Much effort has been dedicated to the advance of the Zika vaccine, with at least 40 entities working to produce vaccine candidates. Which each researcher is utilizing a given platform, the goal is to produce the best vaccine that will fight the virus and provide immunity to the human being (Barrett, 2016). The platforms used include recombinant envelope (rE) protein, purified formalin-inactivated virus adjuvanted with alum (PIV), DNA vaccines, the VLP Vaccines, Recombinant chimeric live vaccines, and purified inactivated virus vaccines, recombinant subunit vaccines, and the virus vectored vaccines.

Live attenuated vaccines (LAV) can offer protective immunity after one of a few doses. While in the body, the vaccine multiplies in the host and stimulates the B and the T cells (Dawes et al., 2016). Recently, a chimeric recombinant LAV for Japanese encephalitis (JEV) and dengue was licensed. This gives hope for the Zika virus LAV to be approved too.

In the same manner, Inactive flavivirus vaccines have been licensed for JEV (Dawes et al., 2016). This vaccine requires one to receive multiple doses that include a high virus titer of protein for the introduction of a protective immune response.

Though the stage of developments is ongoing for non-replicating, subunit flavivirus, none has been approved in any other field including the Japanese encephalitis (JEV) or dengue (The Pharmaceutical Journal, 2016). If successfully produced, the recombinant subunit can provide vaccines with a robust immunity, especially towards specific antigenic epitopes.


As the world turns its attention towards combating Zika virus, people need to do their part and follow the necessary guidelines placed by bodies such as the CDC and the WHO. By ensuring that people keep mosquitos away from their household and that pregnant women keep of Zika outbreak zones, the number of cases of infection will reduce tremendously. The efforts that are laid down by the researchers and scientists are meant to produce a vaccine that will immune the system against the Zika virus. Finally, the approval of these vaccines may compliment the efforts to keep mosquito away and lead to the elimination of Zika as a virus.


Barrett, A. (2016). Zika vaccine candidates progress through nonclinical development and enter clinical trials. Npj Vaccines, 1, 16023. http://dx.doi.org/10.1038/npjvaccines.2016.23

CDC,(n.d). Zika Virus. CDC. Retrieved 7 February 2017, from https://www.cdc.gov/zika/laboratories/lab-safety.html

CDC,. (2017). Zika Virus. CDC. Retrieved 7 February 2017, from https://www.cdc.gov/zika/public-health-partners/comm-planning-guide.html

Chiodini, J. (2017). ‘Preventing the Zika virus: Understanding and controlling the Aedes Mosquito’ – A free online course. Travel Medicine And Infectious Disease. http://dx.doi.org/10.1016/j.tmaid.2017.01.002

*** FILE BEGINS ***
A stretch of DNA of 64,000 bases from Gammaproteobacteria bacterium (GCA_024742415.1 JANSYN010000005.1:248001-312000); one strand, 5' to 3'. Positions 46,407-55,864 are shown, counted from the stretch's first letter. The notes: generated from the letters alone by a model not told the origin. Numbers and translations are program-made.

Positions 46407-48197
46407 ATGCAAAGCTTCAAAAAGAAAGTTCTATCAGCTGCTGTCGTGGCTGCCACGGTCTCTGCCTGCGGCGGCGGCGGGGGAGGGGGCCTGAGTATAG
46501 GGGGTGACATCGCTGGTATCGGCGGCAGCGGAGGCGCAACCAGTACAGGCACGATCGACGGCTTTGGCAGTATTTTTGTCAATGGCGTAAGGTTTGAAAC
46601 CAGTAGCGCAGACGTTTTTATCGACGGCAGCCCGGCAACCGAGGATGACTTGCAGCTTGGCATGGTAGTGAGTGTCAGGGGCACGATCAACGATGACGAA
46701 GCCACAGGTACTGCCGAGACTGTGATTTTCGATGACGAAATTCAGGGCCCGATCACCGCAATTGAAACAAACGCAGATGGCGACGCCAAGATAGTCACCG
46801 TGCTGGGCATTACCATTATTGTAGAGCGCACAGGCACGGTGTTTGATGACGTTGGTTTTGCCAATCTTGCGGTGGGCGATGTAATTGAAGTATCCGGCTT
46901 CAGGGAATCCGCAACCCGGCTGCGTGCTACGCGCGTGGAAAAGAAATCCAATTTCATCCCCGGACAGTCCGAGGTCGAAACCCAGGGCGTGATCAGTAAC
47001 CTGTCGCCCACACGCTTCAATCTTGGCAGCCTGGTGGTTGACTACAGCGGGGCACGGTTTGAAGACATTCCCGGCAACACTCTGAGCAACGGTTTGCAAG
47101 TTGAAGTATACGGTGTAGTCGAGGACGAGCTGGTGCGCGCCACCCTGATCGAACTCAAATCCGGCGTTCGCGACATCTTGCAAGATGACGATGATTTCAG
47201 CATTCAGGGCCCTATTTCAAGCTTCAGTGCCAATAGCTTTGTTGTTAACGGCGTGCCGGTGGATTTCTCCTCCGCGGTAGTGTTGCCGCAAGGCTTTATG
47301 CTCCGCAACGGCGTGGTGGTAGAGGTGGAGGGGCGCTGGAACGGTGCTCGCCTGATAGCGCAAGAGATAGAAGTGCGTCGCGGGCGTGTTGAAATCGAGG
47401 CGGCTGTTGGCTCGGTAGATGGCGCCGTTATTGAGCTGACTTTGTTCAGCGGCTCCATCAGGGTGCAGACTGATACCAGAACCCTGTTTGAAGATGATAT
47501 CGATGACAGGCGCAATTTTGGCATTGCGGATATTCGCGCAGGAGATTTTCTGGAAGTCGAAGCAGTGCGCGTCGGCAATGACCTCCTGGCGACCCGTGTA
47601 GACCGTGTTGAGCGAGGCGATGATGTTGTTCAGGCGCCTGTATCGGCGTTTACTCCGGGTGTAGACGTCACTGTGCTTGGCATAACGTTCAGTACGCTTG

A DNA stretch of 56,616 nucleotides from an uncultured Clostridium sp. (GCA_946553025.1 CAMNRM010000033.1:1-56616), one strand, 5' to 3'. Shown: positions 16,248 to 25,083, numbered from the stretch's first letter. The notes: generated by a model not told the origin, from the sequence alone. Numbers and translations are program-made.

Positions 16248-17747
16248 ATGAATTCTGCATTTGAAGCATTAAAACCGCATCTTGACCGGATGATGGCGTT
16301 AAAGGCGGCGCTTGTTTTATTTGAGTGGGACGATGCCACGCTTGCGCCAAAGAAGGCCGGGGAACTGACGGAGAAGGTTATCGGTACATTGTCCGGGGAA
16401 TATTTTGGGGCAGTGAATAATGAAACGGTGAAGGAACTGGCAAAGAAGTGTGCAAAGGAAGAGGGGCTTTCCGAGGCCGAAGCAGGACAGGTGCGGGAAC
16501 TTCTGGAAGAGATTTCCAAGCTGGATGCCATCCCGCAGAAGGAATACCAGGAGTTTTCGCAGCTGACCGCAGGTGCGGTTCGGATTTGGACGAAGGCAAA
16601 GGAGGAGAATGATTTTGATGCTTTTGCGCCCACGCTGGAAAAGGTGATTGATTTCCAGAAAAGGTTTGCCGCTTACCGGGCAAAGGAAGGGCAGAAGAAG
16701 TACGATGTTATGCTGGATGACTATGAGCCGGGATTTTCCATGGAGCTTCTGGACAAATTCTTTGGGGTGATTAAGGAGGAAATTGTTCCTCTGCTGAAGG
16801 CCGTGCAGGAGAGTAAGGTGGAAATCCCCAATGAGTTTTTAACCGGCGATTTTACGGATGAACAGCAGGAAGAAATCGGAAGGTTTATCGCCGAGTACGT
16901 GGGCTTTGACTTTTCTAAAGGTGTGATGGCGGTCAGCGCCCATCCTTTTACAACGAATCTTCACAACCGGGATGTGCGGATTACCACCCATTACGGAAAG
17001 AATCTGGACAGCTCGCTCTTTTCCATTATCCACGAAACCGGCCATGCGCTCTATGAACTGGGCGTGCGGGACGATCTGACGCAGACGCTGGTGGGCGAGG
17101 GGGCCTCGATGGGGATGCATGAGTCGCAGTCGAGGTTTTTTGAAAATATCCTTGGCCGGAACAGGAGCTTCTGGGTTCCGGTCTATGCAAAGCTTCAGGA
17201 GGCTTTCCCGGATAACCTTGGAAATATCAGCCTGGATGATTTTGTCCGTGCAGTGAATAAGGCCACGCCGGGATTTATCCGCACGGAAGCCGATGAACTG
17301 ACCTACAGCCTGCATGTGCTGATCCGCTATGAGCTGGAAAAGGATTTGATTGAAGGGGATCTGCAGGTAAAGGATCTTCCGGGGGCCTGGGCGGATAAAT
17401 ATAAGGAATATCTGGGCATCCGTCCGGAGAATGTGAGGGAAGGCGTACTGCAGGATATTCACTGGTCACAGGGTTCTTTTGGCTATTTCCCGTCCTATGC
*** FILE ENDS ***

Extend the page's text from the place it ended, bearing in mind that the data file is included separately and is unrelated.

Citil Dogan, A., Wayne, S., Bauer, S., Ogunyemi, D., Kulkharni, S., & Maulik, D. et al. (2016). The Zika virus and pregnancy: evidence, management, and prevention. The Journal Of Maternal-Fetal & Neonatal Medicine, 30(4), 386-396. http://dx.doi.org/10.3109/14767058.2016.1174210

Dawes, B., Smalley, C., Tiner, B., Beasley, D., Milligan, G., & Reece, L. et al. (2016). Research and development of Zika virus vaccines. Npj Vaccines, 1, 16007. http://dx.doi.org/10.1038/npjvaccines.2016.7

Hajra, A., Bandyopadhyay, D., & Hajra, S. (2016). Zika virus: A global threat to humanity: A comprehensive review and current developments. North American Journal Of Medical Sciences, 8(3), 123. http://dx.doi.org/10.4103/1947-2714.179112

Medical Daily,. (2016). A Brief History Of Zika Virus. Medical Daily. Retrieved 7 February 2017, from http://www.medicaldaily.com/zika-virus-outbreak-history-381132

PAHO & WHO,. (2016). Zika Virus Infection. Step-by-Step Guide to Risk Communication and Community Engagement. Iris.paho.org. Retrieved 7 February 2017, from http://iris.paho.org/xmlui/handle/123456789/33670

Stawicki, S., Sikka, V., Chattu, V., Popli, R., Galwankar, S., & Kelkar, D. et al. (2016). The emergence of zika virus as a global health security threat: A review and a consensus statement of the INDUSEM Joint working Group (JWG). Journal Of Global Infectious Diseases, 8(1), 3. http://dx.doi.org/10.4103/0974-777x.176140

The Pharmaceutical Journal,. (2016). WHO declares Zika outbreak an international public health emergency as companies step up research efforts. The Pharmaceutical Journal. http://dx.doi.org/10.1211/pj.2016.20200609

Zikavirusnet.com,. Prevention of Zika Virus Infection. Zikavirusnet.com. Retrieved 7 February 2017, from http://zikavirusnet.com/prevention.html

January 20, 2022